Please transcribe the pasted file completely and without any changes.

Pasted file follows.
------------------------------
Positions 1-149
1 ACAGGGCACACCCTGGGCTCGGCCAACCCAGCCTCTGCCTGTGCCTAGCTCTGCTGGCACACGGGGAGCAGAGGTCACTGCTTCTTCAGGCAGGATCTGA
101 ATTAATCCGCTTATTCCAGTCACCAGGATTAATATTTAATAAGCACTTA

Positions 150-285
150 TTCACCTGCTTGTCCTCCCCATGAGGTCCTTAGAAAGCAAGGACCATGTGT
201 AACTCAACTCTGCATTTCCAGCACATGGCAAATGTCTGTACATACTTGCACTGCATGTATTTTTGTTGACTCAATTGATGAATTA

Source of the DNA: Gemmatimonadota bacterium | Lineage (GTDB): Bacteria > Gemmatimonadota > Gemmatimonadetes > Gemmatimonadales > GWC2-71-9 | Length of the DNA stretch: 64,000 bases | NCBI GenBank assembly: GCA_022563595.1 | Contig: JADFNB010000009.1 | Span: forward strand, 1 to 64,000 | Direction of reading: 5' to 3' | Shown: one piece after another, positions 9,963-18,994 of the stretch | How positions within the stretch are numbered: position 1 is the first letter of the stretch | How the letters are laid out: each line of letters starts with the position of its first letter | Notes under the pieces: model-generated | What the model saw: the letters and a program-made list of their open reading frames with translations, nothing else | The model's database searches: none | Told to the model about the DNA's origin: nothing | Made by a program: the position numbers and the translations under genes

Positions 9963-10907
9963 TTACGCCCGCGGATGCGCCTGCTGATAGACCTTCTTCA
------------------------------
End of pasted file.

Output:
Positions 1-149
1 ACAGGGCACACCCTGGGCTCGGCCAACCCAGCCTCTGCCTGTGCCTAGCTCTGCTGGCACACGGGGAGCAGAGGTCACTGCTTCTTCAGGCAGGATCTGA
101 ATTAATCCGCTTATTCCAGTCACCAGGATTAATATTTAATAAGCACTTA

Positions 150-285
150 TTCACCTGCTTGTCCTCCCCATGAGGTCCTTAGAAAGCAAGGACCATGTGT
201 AACTCAACTCTGCATTTCCAGCACATGGCAAATGTCTGTACATACTTGCACTGCATGTATTTTTGTTGACTCAATTGATGAATTA

Source of the DNA: Gemmatimonadota bacterium | Lineage (GTDB): Bacteria > Gemmatimonadota > Gemmatimonadetes > Gemmatimonadales > GWC2-71-9 | Length of the DNA stretch: 64,000 bases | NCBI GenBank assembly: GCA_022563595.1 | Contig: JADFNB010000009.1 | Span: forward strand, 1 to 64,000 | Direction of reading: 5' to 3' | Shown: one piece after another, positions 9,963-18,994 of the stretch | How positions within the stretch are numbered: position 1 is the first letter of the stretch | How the letters are laid out: each line of letters starts with the position of its first letter | Notes under the pieces: model-generated | What the model saw: the letters and a program-made list of their open reading frames with translations, nothing else | The model's database searches: none | Told to the model about the DNA's origin: nothing | Made by a program: the position numbers and the translations under genes

Positions 9963-10907
9963 TTACGCCCGCGGATGCGCCTGCTGATAGACCTTCTTCA